To make Wood Collage: Landscape, George Morrison collected driftwood and fit the pieces together to form what he described as a “painting made of wood.” He assembled a loose grid structure, with the smaller fragments seeming to coalesce into squares, divided by beams that stretch across the composition. In places, the texture of the wood gives the impression of brushstrokes. Color also appears: not just the browns and tans expected from driftwood but also red and traces of green, blue, and purple. Near the top of the collage, Morrison used a long plank to establish a horizon line, a common theme throughout his work. Color, shape, texture, the hint of a horizon: all reinforce the idea of the work as a landscape painted with wood.
Born near the Grand Portage Indian Reservation in northern Minnesota, George Morrison grew up on the shores of Lake Superior. Morrison was Ojibwe, and his identity has been constantly questioned throughout his career, from the racism he faced as an emerging artist to criticism that he “ignored his heritage” since his abstract work was “not Indian enough.” Morrison rejected expectations about his art and identity, reflecting at the end of his career, “I never played the role of being an Indian artist. I always just stated the fact that I was a painter, and I happened to be Indian.” However, his Minnesota roots had a lasting impact on his art.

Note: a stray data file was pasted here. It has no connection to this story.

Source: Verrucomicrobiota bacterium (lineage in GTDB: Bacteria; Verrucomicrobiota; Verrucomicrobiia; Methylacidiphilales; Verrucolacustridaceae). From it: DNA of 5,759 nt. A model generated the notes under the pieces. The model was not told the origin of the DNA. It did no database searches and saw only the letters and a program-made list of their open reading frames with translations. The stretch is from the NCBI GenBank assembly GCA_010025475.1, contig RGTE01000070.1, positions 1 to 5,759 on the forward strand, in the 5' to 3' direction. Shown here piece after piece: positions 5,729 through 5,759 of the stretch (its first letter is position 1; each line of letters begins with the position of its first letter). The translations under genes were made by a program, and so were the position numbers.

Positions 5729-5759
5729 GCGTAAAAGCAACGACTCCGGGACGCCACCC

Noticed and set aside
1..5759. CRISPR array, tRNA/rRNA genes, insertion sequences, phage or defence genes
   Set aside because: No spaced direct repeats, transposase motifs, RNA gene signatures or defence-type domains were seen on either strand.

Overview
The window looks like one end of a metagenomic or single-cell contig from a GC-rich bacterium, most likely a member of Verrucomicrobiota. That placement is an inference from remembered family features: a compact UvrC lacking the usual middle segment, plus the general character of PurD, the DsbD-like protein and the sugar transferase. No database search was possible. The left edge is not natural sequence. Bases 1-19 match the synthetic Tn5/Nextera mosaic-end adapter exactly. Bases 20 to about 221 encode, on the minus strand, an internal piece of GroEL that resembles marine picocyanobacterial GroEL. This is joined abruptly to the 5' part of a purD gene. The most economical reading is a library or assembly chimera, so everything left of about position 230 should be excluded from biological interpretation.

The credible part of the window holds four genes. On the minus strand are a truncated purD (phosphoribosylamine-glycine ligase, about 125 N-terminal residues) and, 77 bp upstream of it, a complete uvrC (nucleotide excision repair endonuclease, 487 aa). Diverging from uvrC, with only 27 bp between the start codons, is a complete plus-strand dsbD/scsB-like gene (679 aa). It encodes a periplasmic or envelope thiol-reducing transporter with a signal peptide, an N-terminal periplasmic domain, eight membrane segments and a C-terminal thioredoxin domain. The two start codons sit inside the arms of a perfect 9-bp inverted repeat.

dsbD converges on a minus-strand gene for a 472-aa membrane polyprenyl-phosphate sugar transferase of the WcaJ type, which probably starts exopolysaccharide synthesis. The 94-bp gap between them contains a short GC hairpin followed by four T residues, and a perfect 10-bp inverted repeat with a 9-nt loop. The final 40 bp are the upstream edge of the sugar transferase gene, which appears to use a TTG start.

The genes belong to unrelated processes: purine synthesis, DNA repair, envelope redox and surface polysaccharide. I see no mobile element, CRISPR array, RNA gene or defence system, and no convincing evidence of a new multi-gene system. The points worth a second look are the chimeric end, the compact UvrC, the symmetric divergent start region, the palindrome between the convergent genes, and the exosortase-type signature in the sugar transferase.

In 1943 Morrison moved to New York just as the city was evolving into the center of the art world. His radically abstract work was exhibited widely to critical acclaim, and he developed lasting relationships with Jackson Pollock, Franz Kline, and Willem de Kooning. It was outside of the city that Morrison began to experiment with wood collages. First on the beaches in Provincetown, Massachusetts, and later on the shores of Lake Superior, Morrison started collecting driftwood. He specifically searched for interesting shapes and textures, often with visible nail holes. He then returned to his studio and dried the fragments in order to create an aged appearance.
Once the wood looked the way he wanted it, Morrison would begin fitting pieces together. He allowed the shape of the wood to guide the process, but a horizon line anchored his overall vision. Throughout his time on the East Coast, Morrison remained inspired by the rock formations of the North Shore, and the colors, textures, and shapes in his wood collages recall this environment. When he returned to Minnesota in 1970, Morrison directly incorporated the landscape, making his collages from wood collected by Lake Superior. Wood Collage: Landscape is part of this later group of collages, doubly derived from northern Minnesota. Both the materials Morrison used and the shoreline his work evokes are based in the land, lake, and sky of the place where he was born.
Ben Weil, 2018–19 E. Gerald and Lisa O’Brien Curatorial Fellow
Image: George Morrison, Wood Collage: Landscape, 1978, found and prepared wood. Gift of James and Teddy Gesell.